Agribank and the Ministry of Lands and Resettlement have embarked on the Farmers’ Support Project (FSP) to capacitate farmers – including resettled farmers.
Through this programme, the bank provides training and mentorship to farmers as per the specific needs of the individual farmers.
The FSP was financed by the German government to the tune of N$5m for over a period of three years starting January this year. Although the programme was initially meant for commercial farmers, Agribank, according to Regan Mwazi, boosted the fund with an additional N$2, 5m to cater for communal as well as resettled farmers.
The FSP is currently worth some N$7, 5m.
The project has a total of 29 mentors, of which 24 specialise in livestock while three in dry land crops with only two specialising in horticulture.
Since January this year, the mentors have made 2 915 visits of which 866 were made to resettled farmers primarily for mentorship linked to livestock farming.
Out of the total number of visits, 1 682 were made to communal areas and only 367 visits were paid to farms linked to the Affirmative Action Land Scheme (AALS).
Livestock farming appears to be the priority at farms acquired under the AALS as well as for resettled farmers. Of the total number of visits paid by the programme’s mentors to farmers, 2 308 visits were to farmers specialising in livestock and only 178 to horticulturalist while 429 visits were paid to dry land crop farmers.
“The visited dry land crop farmers and horticulturalist are in communal areas mainly in the north and south of the country,” said Mwazi.
Livestock farmers in rural areas received 1075 visits where conducted in communal areas.
“Our goal is to provide both communal and resettled farmers with the necessary know-how in order for them to eventually graduate into fully-fledged commercial farmers and make a meaningful contribution to our economy,” Mwazi said.
Director of Resettlement at the Ministry of Lands and Resettlement, Alfred Mwala Sikopo told The Villager that the project was well received by the farmers especially the settled farmers.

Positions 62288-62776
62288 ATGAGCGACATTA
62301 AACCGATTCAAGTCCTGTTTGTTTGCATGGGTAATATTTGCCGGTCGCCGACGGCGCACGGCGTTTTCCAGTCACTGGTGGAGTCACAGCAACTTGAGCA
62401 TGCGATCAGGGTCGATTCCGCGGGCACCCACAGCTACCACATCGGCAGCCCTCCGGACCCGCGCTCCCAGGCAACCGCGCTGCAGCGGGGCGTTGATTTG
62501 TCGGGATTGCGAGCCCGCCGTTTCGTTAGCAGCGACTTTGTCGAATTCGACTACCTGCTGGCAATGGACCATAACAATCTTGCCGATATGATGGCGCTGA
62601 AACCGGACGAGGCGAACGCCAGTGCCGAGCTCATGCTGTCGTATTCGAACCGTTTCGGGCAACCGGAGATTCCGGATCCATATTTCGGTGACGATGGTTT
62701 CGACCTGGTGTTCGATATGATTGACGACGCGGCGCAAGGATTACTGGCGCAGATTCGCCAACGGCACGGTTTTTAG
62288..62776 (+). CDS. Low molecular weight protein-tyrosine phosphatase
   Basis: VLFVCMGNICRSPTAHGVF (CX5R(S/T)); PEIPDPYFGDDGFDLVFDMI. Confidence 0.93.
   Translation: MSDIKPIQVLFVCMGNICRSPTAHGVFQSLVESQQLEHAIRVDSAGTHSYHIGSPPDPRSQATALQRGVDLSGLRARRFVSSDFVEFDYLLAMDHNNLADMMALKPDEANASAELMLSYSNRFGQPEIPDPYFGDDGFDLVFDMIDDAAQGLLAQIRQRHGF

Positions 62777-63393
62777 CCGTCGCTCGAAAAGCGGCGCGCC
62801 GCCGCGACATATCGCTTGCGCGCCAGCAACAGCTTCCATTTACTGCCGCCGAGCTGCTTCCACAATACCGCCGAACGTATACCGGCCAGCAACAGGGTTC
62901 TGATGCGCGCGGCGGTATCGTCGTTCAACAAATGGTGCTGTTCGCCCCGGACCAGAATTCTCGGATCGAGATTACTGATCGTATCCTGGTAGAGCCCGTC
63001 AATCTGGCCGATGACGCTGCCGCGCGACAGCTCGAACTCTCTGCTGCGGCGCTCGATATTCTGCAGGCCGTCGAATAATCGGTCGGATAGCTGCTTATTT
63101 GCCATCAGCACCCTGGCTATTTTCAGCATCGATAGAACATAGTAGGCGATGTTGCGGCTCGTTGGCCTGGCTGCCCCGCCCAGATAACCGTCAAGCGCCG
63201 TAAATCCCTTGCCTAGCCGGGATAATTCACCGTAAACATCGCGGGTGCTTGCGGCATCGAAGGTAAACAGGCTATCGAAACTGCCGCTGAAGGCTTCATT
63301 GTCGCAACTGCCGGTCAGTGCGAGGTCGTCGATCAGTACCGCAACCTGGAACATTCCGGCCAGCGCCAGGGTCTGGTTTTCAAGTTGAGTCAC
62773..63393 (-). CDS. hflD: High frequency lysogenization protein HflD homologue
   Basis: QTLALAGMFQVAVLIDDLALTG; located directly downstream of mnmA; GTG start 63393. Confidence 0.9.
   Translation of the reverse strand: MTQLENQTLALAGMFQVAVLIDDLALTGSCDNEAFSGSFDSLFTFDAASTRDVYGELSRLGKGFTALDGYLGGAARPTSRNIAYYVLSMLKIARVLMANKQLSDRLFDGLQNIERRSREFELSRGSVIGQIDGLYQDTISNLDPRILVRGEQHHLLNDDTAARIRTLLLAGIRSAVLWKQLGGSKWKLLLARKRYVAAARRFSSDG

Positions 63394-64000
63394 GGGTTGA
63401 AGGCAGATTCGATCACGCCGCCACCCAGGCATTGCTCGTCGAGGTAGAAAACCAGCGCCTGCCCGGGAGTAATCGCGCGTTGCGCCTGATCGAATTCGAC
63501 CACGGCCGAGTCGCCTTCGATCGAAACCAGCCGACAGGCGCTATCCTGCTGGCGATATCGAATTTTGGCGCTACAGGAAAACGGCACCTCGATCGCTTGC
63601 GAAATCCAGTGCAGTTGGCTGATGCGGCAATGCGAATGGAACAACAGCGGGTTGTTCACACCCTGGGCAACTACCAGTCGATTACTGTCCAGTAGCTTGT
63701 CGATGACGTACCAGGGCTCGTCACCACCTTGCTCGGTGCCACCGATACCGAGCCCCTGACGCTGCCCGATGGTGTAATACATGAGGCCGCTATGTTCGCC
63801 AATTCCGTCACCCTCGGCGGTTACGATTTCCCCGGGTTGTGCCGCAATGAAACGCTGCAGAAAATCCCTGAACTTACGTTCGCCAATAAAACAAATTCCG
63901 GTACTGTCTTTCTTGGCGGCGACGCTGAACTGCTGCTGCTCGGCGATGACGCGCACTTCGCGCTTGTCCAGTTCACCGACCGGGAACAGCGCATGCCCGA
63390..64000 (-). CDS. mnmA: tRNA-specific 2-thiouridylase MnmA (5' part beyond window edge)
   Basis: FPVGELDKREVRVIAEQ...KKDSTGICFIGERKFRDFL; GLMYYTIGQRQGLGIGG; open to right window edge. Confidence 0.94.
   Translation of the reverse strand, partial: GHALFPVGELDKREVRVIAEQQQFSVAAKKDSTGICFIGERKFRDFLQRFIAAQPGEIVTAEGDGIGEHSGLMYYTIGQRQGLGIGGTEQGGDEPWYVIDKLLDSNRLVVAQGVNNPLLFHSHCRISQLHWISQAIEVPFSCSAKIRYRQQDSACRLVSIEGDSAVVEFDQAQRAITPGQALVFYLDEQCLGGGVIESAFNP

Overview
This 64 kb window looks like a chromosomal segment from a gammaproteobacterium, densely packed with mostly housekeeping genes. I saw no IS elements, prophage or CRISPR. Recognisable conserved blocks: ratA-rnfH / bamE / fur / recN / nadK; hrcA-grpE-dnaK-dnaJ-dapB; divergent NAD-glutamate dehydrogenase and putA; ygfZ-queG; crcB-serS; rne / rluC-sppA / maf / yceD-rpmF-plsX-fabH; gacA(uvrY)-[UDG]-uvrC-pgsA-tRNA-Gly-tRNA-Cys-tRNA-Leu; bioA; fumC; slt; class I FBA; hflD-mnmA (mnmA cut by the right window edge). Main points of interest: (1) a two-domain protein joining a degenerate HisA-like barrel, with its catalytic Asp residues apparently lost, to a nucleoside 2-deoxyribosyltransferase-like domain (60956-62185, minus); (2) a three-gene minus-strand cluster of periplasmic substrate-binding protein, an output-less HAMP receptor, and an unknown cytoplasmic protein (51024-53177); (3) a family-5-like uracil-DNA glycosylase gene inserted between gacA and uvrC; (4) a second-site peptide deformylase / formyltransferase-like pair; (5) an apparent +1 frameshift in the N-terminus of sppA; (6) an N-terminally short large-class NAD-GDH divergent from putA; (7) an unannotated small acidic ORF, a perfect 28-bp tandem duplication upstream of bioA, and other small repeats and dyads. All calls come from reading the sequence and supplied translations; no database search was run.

“It is a Government project that is being implemented by Agribank and I can confirm that it was well received by the farmers,” Sikopo said.
The FSP aims to enhance the competencies of farmers while supporting them to improve their farming practices. It further aims to enhance the interaction between service providers in the agricultural industry, countrywide.
The FSP hosts regular farmers’ and information days to raise awareness and share information. Through the project farmers also get to attend Topic –related short courses and excursions. Pre-settlement orientation courses are offered to emerging farmers.
Settled farmers also get Joint Management approach on resettlement farms and in communal areas programme. The abovementioned will provide newly resettled farmers with insight on rangeland management and livestock management practices which in turn will help them in managing the limited number of camps.
With this programme, resettled farmers will also be trained in conflict resolution to help them deal with waterhole conflicts and fights that may arise over the use and maintenance of the infrastructure on the farms especially for beneficiaries of the group resettlement scheme.
The programme, he revealed, is however dogged by a shortage of qualified mentors in various facets of farming across the country.
Also a thorny issue is the vast distances that the current crop of mentors have to travel in executing their duties.